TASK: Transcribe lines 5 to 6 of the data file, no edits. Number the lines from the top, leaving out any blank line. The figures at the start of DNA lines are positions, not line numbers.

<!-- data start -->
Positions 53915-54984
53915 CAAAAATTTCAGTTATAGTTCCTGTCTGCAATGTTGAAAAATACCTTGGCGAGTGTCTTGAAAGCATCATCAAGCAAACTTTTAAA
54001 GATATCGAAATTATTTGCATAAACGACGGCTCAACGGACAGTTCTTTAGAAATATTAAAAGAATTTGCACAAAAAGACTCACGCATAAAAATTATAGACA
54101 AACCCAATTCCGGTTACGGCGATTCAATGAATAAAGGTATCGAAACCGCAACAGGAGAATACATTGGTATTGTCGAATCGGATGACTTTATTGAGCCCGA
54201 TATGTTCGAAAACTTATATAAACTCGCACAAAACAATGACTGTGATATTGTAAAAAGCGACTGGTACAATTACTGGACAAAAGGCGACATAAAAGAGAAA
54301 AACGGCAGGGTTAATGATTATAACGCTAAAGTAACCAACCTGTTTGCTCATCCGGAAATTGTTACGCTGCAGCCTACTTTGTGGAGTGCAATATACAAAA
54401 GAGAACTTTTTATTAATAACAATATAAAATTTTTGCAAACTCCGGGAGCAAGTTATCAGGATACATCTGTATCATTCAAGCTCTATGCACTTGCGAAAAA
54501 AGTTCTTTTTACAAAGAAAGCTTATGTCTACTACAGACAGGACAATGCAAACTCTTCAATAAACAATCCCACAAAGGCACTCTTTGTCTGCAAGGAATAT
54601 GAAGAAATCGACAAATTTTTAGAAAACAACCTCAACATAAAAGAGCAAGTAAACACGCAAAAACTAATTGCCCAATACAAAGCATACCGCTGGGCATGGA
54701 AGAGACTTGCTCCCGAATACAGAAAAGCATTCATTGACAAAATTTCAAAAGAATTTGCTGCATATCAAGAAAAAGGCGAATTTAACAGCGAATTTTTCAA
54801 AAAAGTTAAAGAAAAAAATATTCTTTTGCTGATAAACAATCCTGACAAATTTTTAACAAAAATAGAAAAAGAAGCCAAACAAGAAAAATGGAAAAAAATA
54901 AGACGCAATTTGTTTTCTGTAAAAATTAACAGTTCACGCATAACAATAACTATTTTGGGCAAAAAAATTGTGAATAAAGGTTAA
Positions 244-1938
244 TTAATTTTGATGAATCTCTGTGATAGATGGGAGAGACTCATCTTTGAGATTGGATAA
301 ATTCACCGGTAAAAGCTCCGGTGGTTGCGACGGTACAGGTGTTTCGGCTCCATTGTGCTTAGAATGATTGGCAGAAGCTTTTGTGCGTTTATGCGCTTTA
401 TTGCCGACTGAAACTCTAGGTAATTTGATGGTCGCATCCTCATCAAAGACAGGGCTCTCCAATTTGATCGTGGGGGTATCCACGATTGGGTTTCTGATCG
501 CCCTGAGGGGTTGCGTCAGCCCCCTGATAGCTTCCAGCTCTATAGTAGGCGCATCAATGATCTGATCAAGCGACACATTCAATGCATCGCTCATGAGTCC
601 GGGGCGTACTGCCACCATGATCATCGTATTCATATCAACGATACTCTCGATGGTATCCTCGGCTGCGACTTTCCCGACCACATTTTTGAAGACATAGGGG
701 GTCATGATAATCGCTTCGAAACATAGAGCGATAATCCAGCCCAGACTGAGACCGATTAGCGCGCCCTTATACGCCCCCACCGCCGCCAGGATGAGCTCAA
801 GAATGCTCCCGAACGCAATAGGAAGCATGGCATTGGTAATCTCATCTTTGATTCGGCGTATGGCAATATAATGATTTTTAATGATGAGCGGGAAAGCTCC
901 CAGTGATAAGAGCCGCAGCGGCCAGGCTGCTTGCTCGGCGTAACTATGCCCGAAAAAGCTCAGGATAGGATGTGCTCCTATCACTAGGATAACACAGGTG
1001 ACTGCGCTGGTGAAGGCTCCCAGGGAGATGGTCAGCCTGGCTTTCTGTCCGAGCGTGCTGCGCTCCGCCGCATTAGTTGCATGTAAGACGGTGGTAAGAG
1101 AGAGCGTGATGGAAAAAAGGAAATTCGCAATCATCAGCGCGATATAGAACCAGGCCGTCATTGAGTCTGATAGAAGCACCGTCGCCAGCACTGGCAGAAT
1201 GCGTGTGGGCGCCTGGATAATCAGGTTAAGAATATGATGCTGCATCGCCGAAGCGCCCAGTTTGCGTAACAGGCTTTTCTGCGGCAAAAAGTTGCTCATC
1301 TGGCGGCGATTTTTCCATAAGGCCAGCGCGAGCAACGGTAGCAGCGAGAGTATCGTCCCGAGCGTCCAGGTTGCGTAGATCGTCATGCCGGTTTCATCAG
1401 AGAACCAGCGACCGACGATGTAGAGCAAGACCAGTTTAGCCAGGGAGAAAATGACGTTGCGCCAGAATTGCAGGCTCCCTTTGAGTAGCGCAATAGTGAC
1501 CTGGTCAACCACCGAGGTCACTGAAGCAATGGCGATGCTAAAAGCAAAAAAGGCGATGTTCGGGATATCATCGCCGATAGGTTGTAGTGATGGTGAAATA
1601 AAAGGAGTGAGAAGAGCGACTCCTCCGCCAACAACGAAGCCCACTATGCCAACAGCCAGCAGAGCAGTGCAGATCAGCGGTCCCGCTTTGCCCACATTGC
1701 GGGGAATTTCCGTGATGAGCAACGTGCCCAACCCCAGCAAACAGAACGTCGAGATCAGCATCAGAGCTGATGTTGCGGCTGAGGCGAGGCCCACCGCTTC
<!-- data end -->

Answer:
54201 TATGTTCGAAAACTTATATAAACTCGCACAAAACAATGACTGTGATATTGTAAAAAGCGACTGGTACAATTACTGGACAAAAGGCGACATAAAAGAGAAA
54301 AACGGCAGGGTTAATGATTATAACGCTAAAGTAACCAACCTGTTTGCTCATCCGGAAATTGTTACGCTGCAGCCTACTTTGTGGAGTGCAATATACAAAA